Friday, June 17, 2011

Health Reform: What Long Does It Take to Set Up an ACO and Generate “Shared Savings”?

Big things take time.


June 17, 2011- Setting up Accountable Care Organizations (ACOs) with hospitals and doctors in order to “save” and “share “money for Medicare takes time to develop.

CMS has bet its political clout on ACOs, which it prefers to call “Medicare Shared Savings Programs” as a principle means of salvaging Medicare. The basic idea is that hospitals and doctors, working together, can” save” and “share” money within three years, by coordinating care for a minimum of 5000 Medicare recipients for each ACO. CMS have estimated it will take three years to put ACOs in motion to begin to generate savings. CMS is misguided. Three years is not enough time for such a sweeping concept.

How realistic is this three year goal? Not very, according to hospitals and doctors, including integrated care organizations that have been working on developing ACOS for six years and more.

Eighteen months ago, in January 2010, I wrote the following blog regarding experiences of advanced integrated organizations.

“Since 2005, Medicare has engaged in a demonstration project with 10 large groups - Billings Clinic in Billings, Montana; Dartmouth-Hitchcock Clinic, in Lebanon, New Hampshire; Everett Clinic in Everett, Washington; Forsyth Medical Group in Winston-Salem, North Carolina; the Geisinger Clinic, in Danville, Virginia; the Marshfield Clinic, in Marshfield, Wisconsin, the MIddlesex Health System in Middletown, Connecticut, the Park Nicollet Clinic, in St. Louis Park, Minnesota; St. John’s Clinic in Springfield, Missouri; and the University of Michigan Faculty Group Practice, in Ann Arbor, Michigan - to prove beyond reasonable certainty that ACOs will save Medicare money.

The only thing certain about ACOs saving Medicare money are their uncertainties in doing so. To date, in 5 of the 10 clinics, Medicare money has been saved at one time or another, but in only 2 of the 10 have these ACO prototypes saved money every year."

Because so few of America’s doctors belong to these big clinics and because of the length of time it takes for these clinics to achieve results, one article concluded of ACOs “Congress may need to take more sweeping steps to slow the growth of Medicare spending long before the ACO model can prove whether it is up to meeting these challenges.”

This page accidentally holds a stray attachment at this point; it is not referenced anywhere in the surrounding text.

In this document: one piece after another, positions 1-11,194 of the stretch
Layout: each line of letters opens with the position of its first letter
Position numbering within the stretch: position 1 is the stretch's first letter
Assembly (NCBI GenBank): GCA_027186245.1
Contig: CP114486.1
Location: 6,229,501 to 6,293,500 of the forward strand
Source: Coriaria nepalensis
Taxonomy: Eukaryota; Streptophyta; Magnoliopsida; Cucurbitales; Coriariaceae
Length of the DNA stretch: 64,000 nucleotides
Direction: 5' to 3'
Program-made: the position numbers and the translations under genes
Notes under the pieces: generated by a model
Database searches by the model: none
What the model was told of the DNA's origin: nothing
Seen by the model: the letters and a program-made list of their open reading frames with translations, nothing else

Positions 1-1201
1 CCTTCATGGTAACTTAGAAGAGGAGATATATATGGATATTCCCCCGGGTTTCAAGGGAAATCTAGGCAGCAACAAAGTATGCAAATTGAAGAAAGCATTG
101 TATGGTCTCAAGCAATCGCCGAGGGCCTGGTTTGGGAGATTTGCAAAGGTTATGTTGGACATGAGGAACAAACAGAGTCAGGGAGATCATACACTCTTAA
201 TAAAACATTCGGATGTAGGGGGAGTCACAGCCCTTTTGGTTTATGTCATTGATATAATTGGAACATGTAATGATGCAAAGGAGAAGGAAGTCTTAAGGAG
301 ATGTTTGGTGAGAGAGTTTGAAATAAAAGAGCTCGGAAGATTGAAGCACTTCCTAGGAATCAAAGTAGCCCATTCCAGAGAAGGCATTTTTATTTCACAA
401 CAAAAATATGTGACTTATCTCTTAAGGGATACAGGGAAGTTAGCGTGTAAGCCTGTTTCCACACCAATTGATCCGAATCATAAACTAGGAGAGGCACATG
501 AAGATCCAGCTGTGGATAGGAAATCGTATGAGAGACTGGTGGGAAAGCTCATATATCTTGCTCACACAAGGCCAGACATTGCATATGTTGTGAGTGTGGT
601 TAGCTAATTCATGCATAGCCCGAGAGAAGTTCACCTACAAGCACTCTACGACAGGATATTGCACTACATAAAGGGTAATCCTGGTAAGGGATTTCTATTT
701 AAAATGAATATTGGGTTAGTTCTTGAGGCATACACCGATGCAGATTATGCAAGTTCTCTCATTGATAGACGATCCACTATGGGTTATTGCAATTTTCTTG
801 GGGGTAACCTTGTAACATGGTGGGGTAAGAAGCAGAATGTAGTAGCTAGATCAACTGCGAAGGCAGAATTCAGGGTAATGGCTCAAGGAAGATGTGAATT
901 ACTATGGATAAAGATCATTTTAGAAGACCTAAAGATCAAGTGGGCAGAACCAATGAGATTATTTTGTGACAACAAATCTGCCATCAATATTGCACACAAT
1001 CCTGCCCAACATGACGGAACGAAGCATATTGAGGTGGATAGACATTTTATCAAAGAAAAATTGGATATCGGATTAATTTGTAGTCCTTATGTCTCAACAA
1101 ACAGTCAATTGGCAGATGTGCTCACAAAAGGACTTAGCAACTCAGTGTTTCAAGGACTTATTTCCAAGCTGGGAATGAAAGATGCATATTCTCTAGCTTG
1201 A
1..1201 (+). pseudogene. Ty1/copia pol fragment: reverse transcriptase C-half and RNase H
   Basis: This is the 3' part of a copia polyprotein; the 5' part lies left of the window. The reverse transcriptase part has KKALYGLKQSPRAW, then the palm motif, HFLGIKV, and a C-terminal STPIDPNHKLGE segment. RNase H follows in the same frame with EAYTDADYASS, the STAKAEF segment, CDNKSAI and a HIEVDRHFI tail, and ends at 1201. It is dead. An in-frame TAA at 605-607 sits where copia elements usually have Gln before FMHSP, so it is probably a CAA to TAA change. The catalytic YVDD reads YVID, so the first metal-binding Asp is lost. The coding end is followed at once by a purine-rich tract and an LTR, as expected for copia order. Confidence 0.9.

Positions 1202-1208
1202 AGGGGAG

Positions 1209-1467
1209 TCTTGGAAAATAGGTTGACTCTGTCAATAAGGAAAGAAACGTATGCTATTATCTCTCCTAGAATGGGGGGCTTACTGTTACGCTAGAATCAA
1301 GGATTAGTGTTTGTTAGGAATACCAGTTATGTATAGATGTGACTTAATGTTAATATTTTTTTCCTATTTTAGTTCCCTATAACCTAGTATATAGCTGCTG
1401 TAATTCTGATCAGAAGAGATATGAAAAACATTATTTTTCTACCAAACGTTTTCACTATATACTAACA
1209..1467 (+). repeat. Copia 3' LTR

CMS Rules for ACOs

On March 31, 2011, CMS released its long-awaited, much-anticipated rules for implementing ACOs. Hospitals and doctors quickly proclaimed ACOs as DOA (Dead on Apprival) because of a number of factors – the expense of setting up ACOs, complexity and unworkability of the rules, risks of being sued as a monopoly by the Justice Department, and the unrealistic time frame for documenting savings and sharing those savings.

CMS countered by proposing: One, that ACOs would be eligible for “modest savings” with two years, but responsible for losses in year three; Two, that ACOs would be eligible for 1st dollar savings in the 1st year, but responsible for losses all three years.

No deal, said overwhelming numbers of potential ACO participants, including those with early experience in the ACO game.

Their reasons? It takes years, even a decade, to set up and organize an ACO or its fascimile, to recruit primary care doctors, to win specialists over, and to install an electronic record system linking all participants to document savings that CMS would recognize.

Three years to set up, link participants, recruit 5000 Medicare recipients, and dispense shared savings is simply not realistic.

Today I had a taste of how a fledging ACOs might function. Thanks, in small part, to a grant from the Physicians Foundation, the Middlesex hospital system in Middlesex County, Connecticut, has been working for years on an integrated system bring together the various players – the Middlesex Hospital, a salaried primary care network, affiliated clinics, ERs, surgicenters, and center for chronic disease management.

With a relative with newly diagnosed diabetes, I visited a primary care physician. He counseled the patient in some detail about the various ramifications of her disease, ordered the appropriate lab work, and referred her to the system’s chronic disease management center, which evaluates, coordinates, manages five or so major chronic diseases.

There a nutritionist will explain diabetes management further and will recommend a diabetes diet. She, the patient, will then return to the primary care doctor who will prescribe an oral diabetic drug and a beta-blocker.

This approach to chronic disease management has been evolving over a decade. Recently Middlesex installed a system-wide electronic record , in itself at least five years in the making, to help coordinate care. Whether it will help produce shared savings and improve outcomes remains to be seen.

The object lesson is: It takes years to develop workable, flexible, functioning coordinated care system. It cannot be done in three years.